Anthony's Film Review



RoboCop 3 (1993)


The third RoboCop movie delivers a fitting finale to the series...

Let me first comment on a few things that many people have said about RoboCop 3. I can understand the major criticisms of this third movie in the RoboCop series compared with the previous two movies: less graphic violence, (garnering a PG-13 rating instead of an R rating in the United States), less humor, and the replacement of actor Peter Weller with Robert Burke in the role of the title character. It is enough for me to rate this movie lower than the other two movies. At the same time, it's not so much inferior that it's terrible and should be ignored. On the contrary, I consider this movie to still fit nicely in the RoboCop series.

First off, a quick refresher. The cyborg police officer RoboCop was built after Officer Alex Murphy was brutally murdered and left for dead, but not before his head and brain were salvaged and hooked up to some high-tech machinery. This is possible because of the corporation Omni Consumer Products, or OCP, but it's more than just the developer of this killing machine. In the first two RoboCop movies, OCP also sought to aid the Detroit police in battling crime. But over time, the company's power grew beyond that of the city's law enforcement, practically rendering the Detroit police irrelevant.

Now, in RoboCop 3, OCP clearly crosses the line. The corporation now wants to build a new utopian city called Delta City. But in order to do so, it has to destroy the already dystopic Detroit. To do that, OCP employs a military force to banish the people of Detroit and terminate any who choose to resist. If that's not bad enough, OCP even resorts to home destruction. In one early scene, a computer whiz girl named Nikko and her parents escape their home as a wrecking ball demolishes it, nearly killing them in the process. But in the midst of the chaos in the streets, Nikko is separated from her parents and ends up with a clan of rebels who resist OCP's oppression.

By the 20-minute mark of the movie, RoboCop enters the scene in his usual glory, gunning down bad guys in the streets. Also returning is Nancy Allen as Officer Anne Lewis, who is RoboCop's closest ally. These two characters eventually spring forward the film's main plot when they get caught between rebels hiding in a church and the OCP militants with their guns ready. Because it's clear that OCP is a malicious corporation, RoboCop finds himself allied with the rebels. But as this is happening, the Japanese corporation that owns OCP (yes, OCP doesn't really have supreme power as one might assume) sends out a cyborg warrior of its own: a robotic samurai named Otomo.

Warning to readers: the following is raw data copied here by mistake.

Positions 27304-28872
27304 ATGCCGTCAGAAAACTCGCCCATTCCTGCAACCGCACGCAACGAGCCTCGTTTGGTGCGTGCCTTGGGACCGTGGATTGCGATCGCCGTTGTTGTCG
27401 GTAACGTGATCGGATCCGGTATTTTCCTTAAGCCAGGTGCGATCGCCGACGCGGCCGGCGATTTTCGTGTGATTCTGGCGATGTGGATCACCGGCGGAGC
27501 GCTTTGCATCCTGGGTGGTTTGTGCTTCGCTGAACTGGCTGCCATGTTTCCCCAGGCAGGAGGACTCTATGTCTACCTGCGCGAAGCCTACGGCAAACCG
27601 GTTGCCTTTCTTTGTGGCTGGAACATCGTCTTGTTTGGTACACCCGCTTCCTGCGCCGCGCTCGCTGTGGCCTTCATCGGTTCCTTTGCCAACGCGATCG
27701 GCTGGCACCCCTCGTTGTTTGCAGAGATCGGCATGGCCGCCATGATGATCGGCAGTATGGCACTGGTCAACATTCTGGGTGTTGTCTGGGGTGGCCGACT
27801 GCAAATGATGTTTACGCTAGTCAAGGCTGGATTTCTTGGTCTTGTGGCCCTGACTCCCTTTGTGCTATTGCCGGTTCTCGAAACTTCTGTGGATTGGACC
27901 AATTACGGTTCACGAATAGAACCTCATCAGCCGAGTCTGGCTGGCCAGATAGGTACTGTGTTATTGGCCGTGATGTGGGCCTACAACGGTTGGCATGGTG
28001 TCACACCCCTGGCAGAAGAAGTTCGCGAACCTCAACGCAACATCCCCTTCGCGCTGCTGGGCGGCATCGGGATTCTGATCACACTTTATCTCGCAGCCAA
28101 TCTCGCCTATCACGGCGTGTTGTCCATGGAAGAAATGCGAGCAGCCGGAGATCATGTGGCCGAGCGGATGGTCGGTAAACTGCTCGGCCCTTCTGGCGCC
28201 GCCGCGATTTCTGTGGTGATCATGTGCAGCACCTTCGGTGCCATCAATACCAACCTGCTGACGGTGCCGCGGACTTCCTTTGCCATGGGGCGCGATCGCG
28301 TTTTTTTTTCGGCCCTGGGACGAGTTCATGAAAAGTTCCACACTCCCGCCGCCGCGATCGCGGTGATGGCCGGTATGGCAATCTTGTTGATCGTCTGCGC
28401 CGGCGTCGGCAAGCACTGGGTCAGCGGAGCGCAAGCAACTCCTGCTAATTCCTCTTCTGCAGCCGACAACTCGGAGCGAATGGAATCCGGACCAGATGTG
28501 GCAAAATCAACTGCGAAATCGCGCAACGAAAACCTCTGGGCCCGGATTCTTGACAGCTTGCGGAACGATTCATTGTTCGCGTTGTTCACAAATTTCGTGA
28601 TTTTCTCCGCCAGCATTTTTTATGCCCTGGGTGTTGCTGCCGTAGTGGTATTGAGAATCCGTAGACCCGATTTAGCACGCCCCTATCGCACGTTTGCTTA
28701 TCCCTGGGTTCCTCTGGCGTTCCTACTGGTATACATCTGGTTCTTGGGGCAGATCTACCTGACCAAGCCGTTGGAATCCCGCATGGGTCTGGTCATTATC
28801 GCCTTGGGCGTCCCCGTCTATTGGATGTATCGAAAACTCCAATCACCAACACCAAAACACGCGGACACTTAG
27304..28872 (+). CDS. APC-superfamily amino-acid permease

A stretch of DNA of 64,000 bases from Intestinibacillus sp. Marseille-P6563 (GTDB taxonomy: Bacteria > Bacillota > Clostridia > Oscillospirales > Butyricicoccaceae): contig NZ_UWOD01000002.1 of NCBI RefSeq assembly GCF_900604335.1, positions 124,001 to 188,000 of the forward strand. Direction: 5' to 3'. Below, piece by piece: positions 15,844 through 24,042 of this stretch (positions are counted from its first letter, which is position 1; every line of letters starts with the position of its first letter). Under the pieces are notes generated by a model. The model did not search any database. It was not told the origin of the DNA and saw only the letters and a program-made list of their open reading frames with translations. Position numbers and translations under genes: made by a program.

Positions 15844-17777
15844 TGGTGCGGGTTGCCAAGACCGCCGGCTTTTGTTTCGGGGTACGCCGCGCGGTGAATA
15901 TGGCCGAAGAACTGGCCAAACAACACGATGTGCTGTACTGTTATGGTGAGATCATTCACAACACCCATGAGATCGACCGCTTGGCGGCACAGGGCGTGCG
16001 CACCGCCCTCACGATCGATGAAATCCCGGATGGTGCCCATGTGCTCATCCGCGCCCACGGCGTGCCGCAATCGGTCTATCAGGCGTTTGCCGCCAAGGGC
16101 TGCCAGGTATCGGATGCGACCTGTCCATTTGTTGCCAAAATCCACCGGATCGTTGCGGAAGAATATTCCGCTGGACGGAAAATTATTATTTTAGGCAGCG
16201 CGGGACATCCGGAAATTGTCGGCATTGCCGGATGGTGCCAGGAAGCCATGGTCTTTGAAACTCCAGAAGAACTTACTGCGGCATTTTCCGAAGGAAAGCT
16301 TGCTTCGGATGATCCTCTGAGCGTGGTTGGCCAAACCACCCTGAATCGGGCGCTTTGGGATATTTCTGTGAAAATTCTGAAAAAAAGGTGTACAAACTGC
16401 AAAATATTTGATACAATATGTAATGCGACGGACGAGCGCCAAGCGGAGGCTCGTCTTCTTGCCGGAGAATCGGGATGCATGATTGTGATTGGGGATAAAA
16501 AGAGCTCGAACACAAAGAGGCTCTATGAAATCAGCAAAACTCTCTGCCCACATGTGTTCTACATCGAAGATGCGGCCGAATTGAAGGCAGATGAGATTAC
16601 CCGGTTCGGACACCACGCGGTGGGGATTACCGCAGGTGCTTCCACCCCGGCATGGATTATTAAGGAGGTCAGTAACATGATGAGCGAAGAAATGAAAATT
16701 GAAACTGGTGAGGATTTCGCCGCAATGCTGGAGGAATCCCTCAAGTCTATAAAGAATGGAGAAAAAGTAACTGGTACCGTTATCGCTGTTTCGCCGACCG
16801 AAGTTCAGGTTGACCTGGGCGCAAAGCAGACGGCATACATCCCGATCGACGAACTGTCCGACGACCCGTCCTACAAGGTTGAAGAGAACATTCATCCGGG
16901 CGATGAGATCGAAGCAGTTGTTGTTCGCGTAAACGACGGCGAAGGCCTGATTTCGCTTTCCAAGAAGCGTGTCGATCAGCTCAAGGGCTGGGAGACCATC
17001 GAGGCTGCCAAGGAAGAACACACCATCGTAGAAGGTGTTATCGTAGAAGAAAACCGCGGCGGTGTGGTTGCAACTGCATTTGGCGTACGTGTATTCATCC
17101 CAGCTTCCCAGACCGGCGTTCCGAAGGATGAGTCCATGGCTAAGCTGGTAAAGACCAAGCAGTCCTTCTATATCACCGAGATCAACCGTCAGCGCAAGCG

Since I've already pointed out the main criticisms of RoboCop 3, I shall now present to you the things I liked about the movie. Even if the graphic violence and humor are downplayed, there is still enough of those elements here. Also, RoboCop, despite the casting change, continues to be the character we love: tough with taking out society's scum, yet still vulnerable to physical destruction and moral conflicts. And let's not forget that the plot is not an overly simplified, straightforward, and predictable story. It has a few tiny surprises here and there, and things seen briefly in the movie may in fact become important later.

I do not know whether RoboCop 3 was intended to be the last film of the series. Even if there was an intention to make RoboCop 4 but plans for it never materialized, it's not a problem, because RoboCop 3 doesn't leave the audience hanging. The last shot of RoboCop before the credits roll and the RoboCop theme music plays does seem like a fitting way to end the series itself. When one character asks RoboCop how he would like to be addressed, he says, "My friends call me Murphy. You call me... RoboCop." That last line, I must admit, is pretty satisfying to hear.

Anthony's Rating:








For more information about RoboCop 3, visit the Internet Movie Database.

In addition, check out my reviews of RoboCop and RoboCop 2, plus the remake film RoboCop.


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